The closure of Moorways Swimming Pool has prompted much public annoyance throughout the City, and is the subject of a high profile campaign and petition to the Council. The fact that Derby’s public swimming provision has been severely depleted is the butt of many jokes and local derision. But the Council has to make cuts, and you would expect that the business case for taking this action was – water-tight!
The Council’s budget for 2016/17 plans the savings to be £214,000 in 2016, £268,000 in 2017, and £368,000 in 2018…and each year thereafter.
It is well publicised, and confirmed in a Freedom of Information (FOI) request that the pool is actually still being used by Derventio Excel Swimming Club and City of Derby Swimming Club. So, hopefully, the income received from those clubs matches the costs incurred so as not to compromise the budgetted savings for 2016/17.
It is not unreasonable to think that, in order for the Council to be confident that it would save this money, it would know, clearly, the costs of the Pool. That seems fairly logical – as the mantra goes “if you can’t measure it, you can’t manage it”.
So on that basis I asked some simple questions through FOI:
1a. For the year to 31 March 2016, can you advise how much money was spent in respect of Moorways swimming pool?
1b.For the year to 31 March 2016, can you advise the income from paying customers, clubs etc?
1c. For the year to 31 March 2016, can you advise the net cost to the Council
1d. If a. minus b. doesn’t equal c. please advise what costs/income makes the difference in detail
In order calculate the expenditure and income for the Swimming Pool, the following would need to be undertaken based on the income/ expenditure:
Manually extract everything from the budget that not swimming pool related. This will then give an income and expenditure cost for Moorways Swimming Pool In addition the property related costs for Moorways Swimming Pool are held by the Council’s Property Design & Maintenance Team. The property information is held at service, site and pool level. In order calculate the expenditure for the Swimming Pool, the property team would need to go through various electronic and manual records to identify and extract the expenditure associated with Moorways Swimming Pool.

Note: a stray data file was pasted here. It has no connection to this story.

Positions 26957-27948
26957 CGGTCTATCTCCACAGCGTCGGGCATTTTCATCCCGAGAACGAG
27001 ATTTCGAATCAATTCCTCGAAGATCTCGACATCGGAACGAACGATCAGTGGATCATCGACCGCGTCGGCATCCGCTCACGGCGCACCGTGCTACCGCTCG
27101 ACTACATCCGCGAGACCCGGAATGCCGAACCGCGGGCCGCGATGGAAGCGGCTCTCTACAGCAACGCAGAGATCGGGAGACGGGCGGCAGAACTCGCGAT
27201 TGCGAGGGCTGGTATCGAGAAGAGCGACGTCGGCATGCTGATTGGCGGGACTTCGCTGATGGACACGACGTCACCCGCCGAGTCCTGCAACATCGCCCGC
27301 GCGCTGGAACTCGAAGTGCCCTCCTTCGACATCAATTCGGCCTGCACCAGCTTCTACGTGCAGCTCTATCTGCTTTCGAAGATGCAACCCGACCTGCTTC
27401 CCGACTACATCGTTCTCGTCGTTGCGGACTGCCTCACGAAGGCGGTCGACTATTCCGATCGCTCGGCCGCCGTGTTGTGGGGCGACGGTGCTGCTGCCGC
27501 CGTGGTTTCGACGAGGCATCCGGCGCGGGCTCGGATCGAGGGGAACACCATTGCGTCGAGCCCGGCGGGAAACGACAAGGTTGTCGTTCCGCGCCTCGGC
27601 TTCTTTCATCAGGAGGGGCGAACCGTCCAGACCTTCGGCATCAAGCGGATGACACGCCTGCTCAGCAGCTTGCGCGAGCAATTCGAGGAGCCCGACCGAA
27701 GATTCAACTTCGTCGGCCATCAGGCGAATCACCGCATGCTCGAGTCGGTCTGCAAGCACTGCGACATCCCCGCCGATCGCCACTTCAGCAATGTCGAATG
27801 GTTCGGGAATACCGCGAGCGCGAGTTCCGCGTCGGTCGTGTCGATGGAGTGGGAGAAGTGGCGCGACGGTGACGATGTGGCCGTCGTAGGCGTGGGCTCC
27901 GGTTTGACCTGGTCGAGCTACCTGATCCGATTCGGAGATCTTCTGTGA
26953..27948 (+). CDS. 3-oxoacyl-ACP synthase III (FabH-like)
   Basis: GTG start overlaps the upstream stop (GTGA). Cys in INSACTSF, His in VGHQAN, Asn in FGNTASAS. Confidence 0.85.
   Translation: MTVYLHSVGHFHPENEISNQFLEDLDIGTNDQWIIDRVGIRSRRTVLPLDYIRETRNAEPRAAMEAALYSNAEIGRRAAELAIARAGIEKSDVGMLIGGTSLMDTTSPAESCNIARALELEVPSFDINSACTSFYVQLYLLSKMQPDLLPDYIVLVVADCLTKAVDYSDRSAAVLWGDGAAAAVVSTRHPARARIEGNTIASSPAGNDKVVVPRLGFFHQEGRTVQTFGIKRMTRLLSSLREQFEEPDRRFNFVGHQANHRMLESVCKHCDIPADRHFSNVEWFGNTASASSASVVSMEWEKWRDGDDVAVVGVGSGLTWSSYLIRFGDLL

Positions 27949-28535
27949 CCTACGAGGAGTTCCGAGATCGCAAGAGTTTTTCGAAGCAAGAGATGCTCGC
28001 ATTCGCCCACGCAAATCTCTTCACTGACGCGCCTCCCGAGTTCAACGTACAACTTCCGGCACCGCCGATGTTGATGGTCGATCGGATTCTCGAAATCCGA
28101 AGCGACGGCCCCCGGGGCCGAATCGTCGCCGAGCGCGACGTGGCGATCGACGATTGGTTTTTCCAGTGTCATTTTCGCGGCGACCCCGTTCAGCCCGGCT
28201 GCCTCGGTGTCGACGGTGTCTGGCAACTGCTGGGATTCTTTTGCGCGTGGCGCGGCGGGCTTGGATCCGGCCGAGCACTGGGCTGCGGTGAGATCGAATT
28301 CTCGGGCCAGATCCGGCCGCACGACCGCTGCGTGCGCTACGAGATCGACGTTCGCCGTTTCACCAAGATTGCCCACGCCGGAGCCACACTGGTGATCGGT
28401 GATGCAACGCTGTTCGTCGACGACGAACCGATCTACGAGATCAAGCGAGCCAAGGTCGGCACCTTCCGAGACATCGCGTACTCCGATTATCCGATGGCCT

To undertake this work would take over three days
I also asked for details of the monthly income/expenditure up to the current date. The response was the same, and it would take over one week to prepare this.
On this basis, the Council concluded it was too expensive to answer my request, and rejected it.
It is without doubt that if you close a swimming pool, costs will be saved – but that is not the issue. This is a question of magnitude. I had expected that, as this was such a cornerstone of the public cost savings required for this year, that someone was monitoring it closely, on a monthly basis, to ensure that it actually did happen to the extent that was publicised.
Saving money is not an act of faith, and for something of this nature – it has to be managed – and managed regularly. They are clearly not measuring it….so they are not managing it! We will not know if all of this upset has actually delivered the savings that were claimed.
As so many people used the pool for health benefits including children, and disabled people, the closure could not/ should not have been done on a whim. To say that it takes a week to establish the costs is unacceptable. This is a serious question of accountability and Derby City Council are looking very vulnerable at the moment.